As someone who likes to build and tweak things, I love the idea of altering household objects to give them a new lease of life. Do you tweak things or have little cheats in the home to save the pennies and the pounds?
At a young age I was a big fan of Lego, and as an adult I’ve moved on to projects with tempered steel and kilowatts. However, when it comes to ‘home hacks’ it was an engineer friend who trumped my recent projects.
He’d built himself a sous-vide – an appliance used to cook meat to perfection by controlling its temperature in water. How? He attached a temperature control unit to a slow cooker. He loved the end product but decided that, despite his engineering expertise, it wasn’t safe to mix water and electricity in the longer term, so he used it to demonstrate to a sceptical girlfriend that it was worth investing in the proper thing.
He’s not alone in doing this. My home has some old wall-mounted shelves that I recycled into freestanding ones with a bit of doweling rod to avoid costly conversations with the landlord.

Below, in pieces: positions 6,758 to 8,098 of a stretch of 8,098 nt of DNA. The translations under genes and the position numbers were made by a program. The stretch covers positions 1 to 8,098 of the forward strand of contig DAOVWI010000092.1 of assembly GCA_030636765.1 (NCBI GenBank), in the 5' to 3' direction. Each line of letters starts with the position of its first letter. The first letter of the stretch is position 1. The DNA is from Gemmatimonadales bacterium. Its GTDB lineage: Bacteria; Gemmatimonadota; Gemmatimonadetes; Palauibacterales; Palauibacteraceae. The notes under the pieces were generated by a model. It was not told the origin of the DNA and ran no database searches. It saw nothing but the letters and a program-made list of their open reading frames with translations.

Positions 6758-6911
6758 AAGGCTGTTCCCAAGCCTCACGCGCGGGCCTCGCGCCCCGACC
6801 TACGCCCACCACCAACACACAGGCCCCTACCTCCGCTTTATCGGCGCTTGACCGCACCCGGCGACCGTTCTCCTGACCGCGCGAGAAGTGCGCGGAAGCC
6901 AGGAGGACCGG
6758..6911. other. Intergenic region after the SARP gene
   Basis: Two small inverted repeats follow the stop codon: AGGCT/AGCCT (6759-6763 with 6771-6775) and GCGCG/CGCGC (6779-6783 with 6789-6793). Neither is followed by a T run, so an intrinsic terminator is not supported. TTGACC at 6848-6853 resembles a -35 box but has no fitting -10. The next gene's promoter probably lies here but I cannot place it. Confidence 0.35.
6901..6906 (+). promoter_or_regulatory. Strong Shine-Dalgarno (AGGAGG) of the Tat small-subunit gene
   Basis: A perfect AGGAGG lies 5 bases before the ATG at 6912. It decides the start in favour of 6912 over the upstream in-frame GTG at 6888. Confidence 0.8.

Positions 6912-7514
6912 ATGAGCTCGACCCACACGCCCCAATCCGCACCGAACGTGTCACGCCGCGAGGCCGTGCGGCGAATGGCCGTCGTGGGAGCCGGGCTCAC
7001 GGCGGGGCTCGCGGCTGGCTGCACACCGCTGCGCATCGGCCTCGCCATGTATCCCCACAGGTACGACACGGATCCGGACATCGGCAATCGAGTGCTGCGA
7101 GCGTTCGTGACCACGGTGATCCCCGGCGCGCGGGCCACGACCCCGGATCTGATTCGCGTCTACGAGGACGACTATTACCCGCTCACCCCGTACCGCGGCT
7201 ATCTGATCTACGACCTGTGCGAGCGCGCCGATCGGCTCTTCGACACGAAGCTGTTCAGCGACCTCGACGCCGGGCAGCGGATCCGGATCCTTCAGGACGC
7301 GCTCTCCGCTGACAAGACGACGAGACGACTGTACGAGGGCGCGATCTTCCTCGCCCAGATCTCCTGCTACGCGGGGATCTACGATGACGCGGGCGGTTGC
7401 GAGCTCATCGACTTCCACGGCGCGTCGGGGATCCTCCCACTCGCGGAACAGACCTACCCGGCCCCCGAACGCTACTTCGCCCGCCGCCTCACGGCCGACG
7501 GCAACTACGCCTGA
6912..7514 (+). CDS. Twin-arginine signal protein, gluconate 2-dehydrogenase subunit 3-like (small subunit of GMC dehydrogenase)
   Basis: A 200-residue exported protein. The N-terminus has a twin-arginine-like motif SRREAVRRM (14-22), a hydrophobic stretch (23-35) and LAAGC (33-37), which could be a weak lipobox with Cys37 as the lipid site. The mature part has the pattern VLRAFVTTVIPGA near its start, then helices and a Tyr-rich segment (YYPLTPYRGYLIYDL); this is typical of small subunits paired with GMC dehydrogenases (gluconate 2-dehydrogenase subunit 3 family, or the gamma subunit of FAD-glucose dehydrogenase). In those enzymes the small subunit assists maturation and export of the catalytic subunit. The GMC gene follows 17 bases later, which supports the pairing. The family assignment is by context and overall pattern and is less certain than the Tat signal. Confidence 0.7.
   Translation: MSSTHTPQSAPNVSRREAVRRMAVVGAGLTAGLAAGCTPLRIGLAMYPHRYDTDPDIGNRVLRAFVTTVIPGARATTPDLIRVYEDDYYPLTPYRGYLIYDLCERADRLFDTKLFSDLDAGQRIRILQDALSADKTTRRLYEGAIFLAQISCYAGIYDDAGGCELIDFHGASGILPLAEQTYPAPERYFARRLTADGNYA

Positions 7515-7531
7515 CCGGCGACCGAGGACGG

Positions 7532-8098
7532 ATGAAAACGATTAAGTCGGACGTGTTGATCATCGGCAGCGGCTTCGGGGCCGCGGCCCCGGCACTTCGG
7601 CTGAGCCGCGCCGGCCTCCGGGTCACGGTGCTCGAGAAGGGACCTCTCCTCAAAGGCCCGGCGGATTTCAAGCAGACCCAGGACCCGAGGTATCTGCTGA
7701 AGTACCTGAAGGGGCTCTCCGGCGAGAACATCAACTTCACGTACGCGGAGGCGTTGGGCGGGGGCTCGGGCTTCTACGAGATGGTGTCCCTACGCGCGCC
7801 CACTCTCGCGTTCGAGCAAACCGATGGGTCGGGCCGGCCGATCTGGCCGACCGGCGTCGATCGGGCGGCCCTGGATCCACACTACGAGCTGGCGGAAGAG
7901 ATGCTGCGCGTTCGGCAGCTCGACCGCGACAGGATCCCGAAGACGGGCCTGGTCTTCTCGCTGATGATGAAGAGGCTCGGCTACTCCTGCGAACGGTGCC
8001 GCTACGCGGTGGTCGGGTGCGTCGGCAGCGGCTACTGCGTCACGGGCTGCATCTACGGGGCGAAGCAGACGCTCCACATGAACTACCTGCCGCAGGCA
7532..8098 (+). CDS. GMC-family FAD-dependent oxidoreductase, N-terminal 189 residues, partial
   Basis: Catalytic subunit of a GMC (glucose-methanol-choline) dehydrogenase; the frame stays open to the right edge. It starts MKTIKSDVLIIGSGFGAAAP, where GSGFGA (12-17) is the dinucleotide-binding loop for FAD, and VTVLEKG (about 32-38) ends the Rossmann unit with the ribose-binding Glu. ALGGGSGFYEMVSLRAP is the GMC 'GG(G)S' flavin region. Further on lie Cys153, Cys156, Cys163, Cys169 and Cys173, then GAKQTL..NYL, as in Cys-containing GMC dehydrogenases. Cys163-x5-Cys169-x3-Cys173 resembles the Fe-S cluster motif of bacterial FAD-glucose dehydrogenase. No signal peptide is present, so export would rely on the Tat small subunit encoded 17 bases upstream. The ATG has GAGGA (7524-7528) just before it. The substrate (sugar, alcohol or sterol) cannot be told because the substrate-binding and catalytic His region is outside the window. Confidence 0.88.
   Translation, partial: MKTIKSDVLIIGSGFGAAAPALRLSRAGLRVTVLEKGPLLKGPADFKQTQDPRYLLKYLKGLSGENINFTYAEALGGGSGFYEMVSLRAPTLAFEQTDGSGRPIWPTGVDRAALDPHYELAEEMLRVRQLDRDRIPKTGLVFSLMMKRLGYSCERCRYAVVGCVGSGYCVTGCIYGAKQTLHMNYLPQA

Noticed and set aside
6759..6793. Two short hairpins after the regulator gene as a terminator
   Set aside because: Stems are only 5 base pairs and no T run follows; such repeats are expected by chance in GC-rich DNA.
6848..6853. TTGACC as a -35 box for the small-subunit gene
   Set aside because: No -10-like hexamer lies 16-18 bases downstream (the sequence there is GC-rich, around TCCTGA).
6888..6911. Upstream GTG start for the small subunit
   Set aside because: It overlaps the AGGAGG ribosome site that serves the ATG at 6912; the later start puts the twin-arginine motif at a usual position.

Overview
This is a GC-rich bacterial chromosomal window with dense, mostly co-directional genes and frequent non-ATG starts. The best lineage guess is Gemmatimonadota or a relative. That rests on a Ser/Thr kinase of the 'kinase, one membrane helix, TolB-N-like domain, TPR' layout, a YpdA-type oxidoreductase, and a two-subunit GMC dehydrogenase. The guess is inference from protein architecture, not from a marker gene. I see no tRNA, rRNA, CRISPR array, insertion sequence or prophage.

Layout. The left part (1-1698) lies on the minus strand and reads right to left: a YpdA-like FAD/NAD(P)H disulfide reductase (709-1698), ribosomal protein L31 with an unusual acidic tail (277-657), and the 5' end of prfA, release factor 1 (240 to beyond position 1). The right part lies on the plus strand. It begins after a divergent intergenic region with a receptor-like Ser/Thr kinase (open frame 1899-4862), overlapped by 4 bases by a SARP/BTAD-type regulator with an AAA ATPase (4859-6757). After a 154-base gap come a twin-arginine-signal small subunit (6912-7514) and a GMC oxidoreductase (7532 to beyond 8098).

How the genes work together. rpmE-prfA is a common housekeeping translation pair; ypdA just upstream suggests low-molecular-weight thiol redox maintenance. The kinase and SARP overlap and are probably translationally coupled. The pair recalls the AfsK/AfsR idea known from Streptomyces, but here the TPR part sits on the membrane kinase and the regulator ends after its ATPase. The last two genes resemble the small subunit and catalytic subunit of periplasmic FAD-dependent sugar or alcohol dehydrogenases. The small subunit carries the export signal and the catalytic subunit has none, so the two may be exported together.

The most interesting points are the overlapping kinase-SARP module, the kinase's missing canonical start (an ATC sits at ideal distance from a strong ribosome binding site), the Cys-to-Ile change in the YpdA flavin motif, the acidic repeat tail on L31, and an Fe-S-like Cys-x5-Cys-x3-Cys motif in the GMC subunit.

Likewise, the recent Conversation on unusual uses for home appliances had feedback from those who like to not just use their appliances in an unusual manner, but built their own from parts. Take Chris, who got creative with coat hangers:
‘I have a pair which support 4 horizontal bamboo poles. They hang below pulleys on cord strategically knotted. In my conservatory the device dries washing when the weather outside is not suitable. Total cost under a fiver for poles, pulleys and cord.’
In the office, our researcher Victoria Pearson saves the water from the condenser dryer collection tray to use as deionised water in her iron.
Picture perfect adaptions
They’re not the only ones modifying or making best use of objects in the house. Sites such as Lifehacker and Makeprojects are dedicated to things people build, while Pinterest has examples of tips for hacking your home with items that cost pennies but can benefit your life.
Of course, the key thing with any of these hacks is safety – it’s not worth saving a few pennies only to set fire to your kitchen. But there are some great, simple, safe ways to save money by reusing other objects around the house.
One of our favourites is using fizzy drink ring pulls to hang pictures. The first question was “how?”, the second “why?”, so perhaps I best let the creator do the talking at Makeprojects.
How about you, have you been a Dr Frankenstein in the house and created something new from an assembly of appliances, or do you have tips for things that cost pennies but can save time and stress?